Growing up I spent an awful lot of time at the pool and it looks as though I’m going to be doing so again, although not in the water this time.
While sat watching my kids do laps I wondered whether I could use the time to develop a project, one that goes beyond the snapshots of the kids at the pool. It’s fun to start these projects, I find finishing them much harder.
I am generally happy to remain ignorant of the latest bells and whistles that the camera manufacturers have added in order to sell another piece of gear that no-one really needs. However, of late my head has bean turned by lots of new doodads. The latest in this parade of head turners is the updated version of Canon’s 100-400mm lens. I had the original ‘dust pump’ version of this lens which I eventually retired because it never saw much action and following it’s use I ended up spending a while cleaning the sensor on the body that it was used on. Having said that, there was a certain novelty factor to the way that the lens extended to change focal length. For the weight and number of times I used the lens I decided to leave it on my desk at home and make do with my very much lighter 70-200mm lens.
There are times however when the extra reach can allow you to make the photograph that you have in mind. The image above is a case in point. I’d tried with my 70-200, it really wasn’t working, click on the image below to see what I mean.
While getting closer was certainly an option I had an opportunity to use the new 100-400 lens and made the image below using the same settings as I had with my 70-200mm.
Immediately noticeable on the LCD screen on the camera was that the image made using the 100-400 was sharper than that made with the 70-200 even though all the camera settings and lens settings were the same. This in inevitably led me to wonder what if I dumped the 70-200 and replaced it with the 100-400 lens. That way I’d have a nice sharp lens capable of the extra reach when I need it. My only concern is the weight – a chunky albs. We’ll see how I get on!
In a world where everyone is a photographer and there are more photographs deposited into the ether every minute than there were photographs taken in the 19 th century one has to wonder whether anyone is really paying attention to todays photographs. How many of these photographs are looked at again by the photographer let alone by the social networks that they are shared with.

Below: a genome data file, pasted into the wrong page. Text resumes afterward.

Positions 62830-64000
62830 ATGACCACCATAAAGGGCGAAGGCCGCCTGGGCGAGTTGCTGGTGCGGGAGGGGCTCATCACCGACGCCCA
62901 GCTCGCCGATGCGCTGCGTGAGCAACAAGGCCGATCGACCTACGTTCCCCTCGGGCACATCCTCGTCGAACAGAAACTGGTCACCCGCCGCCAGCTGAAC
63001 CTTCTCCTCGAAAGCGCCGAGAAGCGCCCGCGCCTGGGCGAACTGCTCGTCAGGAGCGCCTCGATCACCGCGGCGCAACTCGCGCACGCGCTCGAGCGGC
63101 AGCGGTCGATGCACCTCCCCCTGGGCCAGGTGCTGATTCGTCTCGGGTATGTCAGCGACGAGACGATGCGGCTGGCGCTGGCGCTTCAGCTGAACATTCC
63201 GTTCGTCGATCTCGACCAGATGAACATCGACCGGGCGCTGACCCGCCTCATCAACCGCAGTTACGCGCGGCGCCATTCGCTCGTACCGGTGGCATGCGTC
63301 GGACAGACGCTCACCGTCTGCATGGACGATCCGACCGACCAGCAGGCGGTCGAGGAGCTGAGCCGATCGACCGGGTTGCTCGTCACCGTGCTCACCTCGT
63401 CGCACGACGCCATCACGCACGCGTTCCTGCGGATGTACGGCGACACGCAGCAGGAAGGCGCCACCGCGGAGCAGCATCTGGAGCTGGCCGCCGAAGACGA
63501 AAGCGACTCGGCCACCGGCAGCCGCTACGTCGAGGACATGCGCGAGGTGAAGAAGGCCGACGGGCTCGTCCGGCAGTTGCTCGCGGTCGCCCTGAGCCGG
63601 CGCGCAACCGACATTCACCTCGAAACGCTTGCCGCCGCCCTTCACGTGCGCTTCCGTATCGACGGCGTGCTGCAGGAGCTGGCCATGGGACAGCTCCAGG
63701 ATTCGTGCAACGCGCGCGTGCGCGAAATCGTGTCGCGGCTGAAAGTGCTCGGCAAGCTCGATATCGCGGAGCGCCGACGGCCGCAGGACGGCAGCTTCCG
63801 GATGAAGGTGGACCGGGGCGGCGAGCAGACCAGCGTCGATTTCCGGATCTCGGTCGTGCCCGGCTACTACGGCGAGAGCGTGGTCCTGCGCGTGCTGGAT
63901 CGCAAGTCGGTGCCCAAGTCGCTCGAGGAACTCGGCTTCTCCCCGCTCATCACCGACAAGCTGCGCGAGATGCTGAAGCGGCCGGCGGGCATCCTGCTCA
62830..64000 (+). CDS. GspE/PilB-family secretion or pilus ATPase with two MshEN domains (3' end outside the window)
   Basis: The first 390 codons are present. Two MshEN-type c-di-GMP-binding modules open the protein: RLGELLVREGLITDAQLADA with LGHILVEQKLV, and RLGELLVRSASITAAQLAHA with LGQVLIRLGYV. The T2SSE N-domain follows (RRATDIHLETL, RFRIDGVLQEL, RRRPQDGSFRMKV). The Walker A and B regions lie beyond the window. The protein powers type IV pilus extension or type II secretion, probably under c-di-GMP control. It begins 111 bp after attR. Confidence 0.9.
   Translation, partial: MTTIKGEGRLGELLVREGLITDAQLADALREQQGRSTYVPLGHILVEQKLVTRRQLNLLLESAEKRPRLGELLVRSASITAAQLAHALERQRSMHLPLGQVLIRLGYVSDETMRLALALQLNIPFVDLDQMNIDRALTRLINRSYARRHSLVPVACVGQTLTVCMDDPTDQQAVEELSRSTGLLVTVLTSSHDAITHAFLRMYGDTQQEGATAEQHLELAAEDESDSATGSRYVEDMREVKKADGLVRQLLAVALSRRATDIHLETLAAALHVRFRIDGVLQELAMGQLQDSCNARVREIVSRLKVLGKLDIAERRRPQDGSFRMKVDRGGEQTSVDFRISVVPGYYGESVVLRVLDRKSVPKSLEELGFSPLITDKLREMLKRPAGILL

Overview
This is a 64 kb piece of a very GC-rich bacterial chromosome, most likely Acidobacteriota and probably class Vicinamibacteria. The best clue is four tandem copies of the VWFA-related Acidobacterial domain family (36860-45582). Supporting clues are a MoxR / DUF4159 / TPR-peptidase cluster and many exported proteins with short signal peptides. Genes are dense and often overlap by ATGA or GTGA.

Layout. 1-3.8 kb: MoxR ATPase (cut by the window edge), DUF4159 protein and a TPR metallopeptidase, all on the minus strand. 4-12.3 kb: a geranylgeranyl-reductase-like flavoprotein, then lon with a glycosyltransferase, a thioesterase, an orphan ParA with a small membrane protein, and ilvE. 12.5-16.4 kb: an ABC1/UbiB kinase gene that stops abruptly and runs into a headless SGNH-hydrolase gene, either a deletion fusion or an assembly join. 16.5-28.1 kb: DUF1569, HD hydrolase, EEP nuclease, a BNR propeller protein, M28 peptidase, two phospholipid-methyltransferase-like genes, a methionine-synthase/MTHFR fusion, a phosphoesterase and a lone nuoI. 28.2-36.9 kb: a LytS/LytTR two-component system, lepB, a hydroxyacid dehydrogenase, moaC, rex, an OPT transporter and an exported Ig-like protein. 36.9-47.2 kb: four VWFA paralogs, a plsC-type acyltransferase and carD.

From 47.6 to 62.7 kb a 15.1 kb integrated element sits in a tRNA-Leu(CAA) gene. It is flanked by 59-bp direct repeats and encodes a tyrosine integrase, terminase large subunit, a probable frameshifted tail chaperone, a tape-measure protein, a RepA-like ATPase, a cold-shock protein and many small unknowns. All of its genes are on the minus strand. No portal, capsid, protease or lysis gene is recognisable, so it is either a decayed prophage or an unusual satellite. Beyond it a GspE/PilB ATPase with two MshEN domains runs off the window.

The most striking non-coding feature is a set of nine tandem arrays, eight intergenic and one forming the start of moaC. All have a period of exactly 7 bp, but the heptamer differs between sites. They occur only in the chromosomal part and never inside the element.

The photographs that stand out, those that we return to, the images that we print, are the ones where we really connected with the subject. This is often easier said than done.
All too often the camera serves as a barrier, sometimes an essential protection, but frequently the thing that inhibits connection with the subject. The more you are thinking about technical details or what else is going on around you the less available you are to connect with your subject, whether that’s a person, the landscape or whatever you choose to photograph.
The more present you are with your subject the more likely it is that you will have an experience and photograph that will endure. For me this means doing all the thinking in advance, or at least allowing the chatter to fall away so that I can be attuned and respond appropriately to opportunities that come my way. To listen carefully to the voice sometimes quiet, sometimes a roar, that encourages me to take the photograph.
I’ve come to believe that the deeper your relationship with yourself – the clearer you are about what’s important to you, who your influences are – the more likely you are to recognize what caught your attention when you walked by a potential subject. Why sometimes it’s a quiet voice inviting you to take the photograph and sometimes a roaring demand.
I doubt that I am unusual in having an almost continual running conversation with myself. One of the topics of conversation with myself when I travel is is to manage expectations for the photographs that I’ll create. ‘You take you with you wherever you go’, I told myself.
Playing with that phrase over the weekend I came to ‘Wherever you go there you are’, which felt too familiar for me not to have seen it somewhere else. A quick search came up with the most likely place that I’d seen it before – the title of Jon Kabat-Zinn‘s book of the same name that deals with mindfulness. Other sources were fun though, particularly Buckaroo Banzai, a cult film from the ’80’s.
The chapter in Kabat-Zinn’s book that is titled ‘Wherever you go there you are’ the problem that I was coaching myself through is described perfectly. Namely this – we have a tendancy to flee from things, if it’s not good here it will be better there. The problem of course is that many of the things that we’re running from have an uderlying root cause and that is us.
Not being happy with the photographs you’re taking at home doesn’t mean that the photographs you make when you travel to an exotic location will be too much different. They will inevitably have your signature all over them, they will be you, that it if you’re doing anything right at all. For me this means that I won’t suddenly channel Michael Kenna or Michael Levin when I travel to Hokkaido. I may go to the same places and see the same things but the photographs will be different, either dramatically or subtly.